Rory McIlroy can see documents concerning fellow golfer Graeme McDowell's involvement with a sports representation agency, a High Court judge has ruled.
The agency is being sued by Mr McIlroy over a representation deal.
Mr Justice Peter Kelly also ruled that information from Mr McIlroy to the effect no data is available from various mobile phones held by him over a number of years should be sworn to in an affidavit.
While the defendants complained about the lack of data, the court could do no more now than direct Mr McIlroy to swear an affidavit concerning various phones and devices, the judge said.
He noted the court had been informed that because Mr McIlroy had not backed up his previous devices, there was no data on those.
Ciarán Lewis BL, for the defendants, said there was a “stark lack” of documents from Mr McIlroy, including documents leading to Mr McIlroy signing a representation agreement in December 2011.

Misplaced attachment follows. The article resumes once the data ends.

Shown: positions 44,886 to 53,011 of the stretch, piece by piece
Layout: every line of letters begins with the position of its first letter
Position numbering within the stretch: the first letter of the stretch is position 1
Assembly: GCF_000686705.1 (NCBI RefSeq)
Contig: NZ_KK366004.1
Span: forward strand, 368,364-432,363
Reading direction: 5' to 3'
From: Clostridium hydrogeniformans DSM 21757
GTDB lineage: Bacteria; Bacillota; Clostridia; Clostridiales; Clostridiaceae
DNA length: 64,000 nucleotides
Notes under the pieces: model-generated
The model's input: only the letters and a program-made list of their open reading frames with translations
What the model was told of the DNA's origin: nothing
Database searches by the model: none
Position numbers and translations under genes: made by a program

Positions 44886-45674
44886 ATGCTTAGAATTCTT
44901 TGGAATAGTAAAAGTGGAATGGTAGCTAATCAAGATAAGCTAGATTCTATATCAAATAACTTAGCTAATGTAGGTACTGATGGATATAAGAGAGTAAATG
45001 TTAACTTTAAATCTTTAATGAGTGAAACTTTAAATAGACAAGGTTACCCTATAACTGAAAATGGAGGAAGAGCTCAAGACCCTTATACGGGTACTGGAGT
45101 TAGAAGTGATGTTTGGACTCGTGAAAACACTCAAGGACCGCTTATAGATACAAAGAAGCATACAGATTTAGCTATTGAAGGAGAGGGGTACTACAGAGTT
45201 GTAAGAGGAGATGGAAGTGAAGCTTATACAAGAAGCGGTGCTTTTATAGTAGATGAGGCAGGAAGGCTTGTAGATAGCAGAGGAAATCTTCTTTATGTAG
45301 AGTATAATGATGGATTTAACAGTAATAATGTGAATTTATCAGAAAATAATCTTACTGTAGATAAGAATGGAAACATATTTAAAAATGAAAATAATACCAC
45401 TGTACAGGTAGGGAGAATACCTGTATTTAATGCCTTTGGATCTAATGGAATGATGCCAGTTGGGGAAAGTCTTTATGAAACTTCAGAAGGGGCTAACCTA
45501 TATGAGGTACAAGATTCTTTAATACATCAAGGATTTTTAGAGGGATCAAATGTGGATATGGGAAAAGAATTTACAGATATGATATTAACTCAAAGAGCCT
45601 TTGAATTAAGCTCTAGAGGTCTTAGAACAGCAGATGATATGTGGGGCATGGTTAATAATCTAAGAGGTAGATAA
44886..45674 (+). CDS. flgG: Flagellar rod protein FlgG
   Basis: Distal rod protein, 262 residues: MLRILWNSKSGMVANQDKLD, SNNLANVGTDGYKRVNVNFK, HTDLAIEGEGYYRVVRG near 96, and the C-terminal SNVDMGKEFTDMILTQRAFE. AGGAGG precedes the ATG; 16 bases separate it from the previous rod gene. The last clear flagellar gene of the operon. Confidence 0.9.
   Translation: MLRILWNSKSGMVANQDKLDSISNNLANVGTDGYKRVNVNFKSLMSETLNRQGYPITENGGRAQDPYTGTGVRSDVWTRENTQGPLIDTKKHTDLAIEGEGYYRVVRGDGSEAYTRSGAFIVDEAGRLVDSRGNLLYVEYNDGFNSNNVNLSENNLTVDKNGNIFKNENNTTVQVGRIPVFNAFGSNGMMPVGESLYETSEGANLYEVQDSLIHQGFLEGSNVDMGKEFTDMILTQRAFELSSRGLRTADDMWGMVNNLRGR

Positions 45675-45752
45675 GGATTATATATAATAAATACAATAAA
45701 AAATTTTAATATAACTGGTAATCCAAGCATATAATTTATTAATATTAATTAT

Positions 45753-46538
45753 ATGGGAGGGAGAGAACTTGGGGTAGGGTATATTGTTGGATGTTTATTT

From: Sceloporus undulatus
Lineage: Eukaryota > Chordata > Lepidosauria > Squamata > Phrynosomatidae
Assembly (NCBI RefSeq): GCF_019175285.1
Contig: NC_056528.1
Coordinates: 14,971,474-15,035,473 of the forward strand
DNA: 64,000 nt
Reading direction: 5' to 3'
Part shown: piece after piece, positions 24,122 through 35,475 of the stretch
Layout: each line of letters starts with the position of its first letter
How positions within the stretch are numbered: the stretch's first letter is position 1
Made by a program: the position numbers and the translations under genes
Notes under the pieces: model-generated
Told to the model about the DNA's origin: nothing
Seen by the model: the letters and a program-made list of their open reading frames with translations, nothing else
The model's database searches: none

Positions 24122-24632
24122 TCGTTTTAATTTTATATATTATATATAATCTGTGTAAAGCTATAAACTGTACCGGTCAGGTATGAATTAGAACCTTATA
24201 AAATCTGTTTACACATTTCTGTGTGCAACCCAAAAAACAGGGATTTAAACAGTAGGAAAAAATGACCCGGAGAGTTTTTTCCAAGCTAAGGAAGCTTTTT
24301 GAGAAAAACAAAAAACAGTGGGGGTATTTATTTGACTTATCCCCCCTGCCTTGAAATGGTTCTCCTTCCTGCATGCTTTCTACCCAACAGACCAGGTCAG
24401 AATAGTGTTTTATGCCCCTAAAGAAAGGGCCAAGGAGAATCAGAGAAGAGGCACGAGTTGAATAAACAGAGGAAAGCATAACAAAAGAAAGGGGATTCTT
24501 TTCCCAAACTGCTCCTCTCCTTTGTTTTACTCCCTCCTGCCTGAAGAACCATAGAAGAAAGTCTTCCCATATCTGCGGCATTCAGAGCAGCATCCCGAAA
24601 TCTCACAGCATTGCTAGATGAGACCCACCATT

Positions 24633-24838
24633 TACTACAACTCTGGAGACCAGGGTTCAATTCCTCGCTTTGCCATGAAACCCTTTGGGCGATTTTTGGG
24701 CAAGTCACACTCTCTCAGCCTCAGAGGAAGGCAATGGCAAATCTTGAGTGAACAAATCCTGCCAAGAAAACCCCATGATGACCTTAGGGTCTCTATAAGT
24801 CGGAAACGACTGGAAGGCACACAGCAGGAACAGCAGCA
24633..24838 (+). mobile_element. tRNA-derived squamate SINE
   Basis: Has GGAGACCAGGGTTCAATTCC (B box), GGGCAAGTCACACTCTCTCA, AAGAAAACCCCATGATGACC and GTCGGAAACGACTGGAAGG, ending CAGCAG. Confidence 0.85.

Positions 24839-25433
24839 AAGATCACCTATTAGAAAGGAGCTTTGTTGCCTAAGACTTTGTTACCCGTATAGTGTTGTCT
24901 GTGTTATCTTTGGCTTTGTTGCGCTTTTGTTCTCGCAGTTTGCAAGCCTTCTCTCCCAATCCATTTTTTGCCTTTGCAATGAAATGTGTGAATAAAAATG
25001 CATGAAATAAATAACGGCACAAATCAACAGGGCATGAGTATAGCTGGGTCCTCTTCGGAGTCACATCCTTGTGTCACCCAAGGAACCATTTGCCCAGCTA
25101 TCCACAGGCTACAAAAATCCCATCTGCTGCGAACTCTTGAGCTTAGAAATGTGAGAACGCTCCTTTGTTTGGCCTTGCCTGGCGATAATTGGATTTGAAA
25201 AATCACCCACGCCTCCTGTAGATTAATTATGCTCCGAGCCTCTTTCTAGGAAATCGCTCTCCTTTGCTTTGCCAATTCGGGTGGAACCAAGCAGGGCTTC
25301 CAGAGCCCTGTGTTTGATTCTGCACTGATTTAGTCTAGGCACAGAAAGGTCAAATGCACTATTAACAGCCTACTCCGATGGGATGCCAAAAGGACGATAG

Mr McIlroy’s counsel Rossa Fanning BL said there was “nothing sinister” in Mr McIlroy regularly changing mobile phones and laptops. As a professional golfer in the public domain moving across jurisdictions, Mr McIlroy has more reason that most to change his phone, he said.
Mr Justice Kelly dealt yesterday with pre-trial discovery applications in the action by Mr McIlroy challenging the validity and enforceability of representation agreements involving allegedly “unreasonable” fees and commissions.
The case, against Horizon Sports Management Ltd, Canovan Management Services, is listed for January 27th.
Mr McIlroy disputes claims he had a representation agreement with Gurteen or Canovan rather than Horizon.
The judge ruled Mr McIlroy was entitled to all documents held by the defendants related to Mr McDowell’s involvement with Horizon.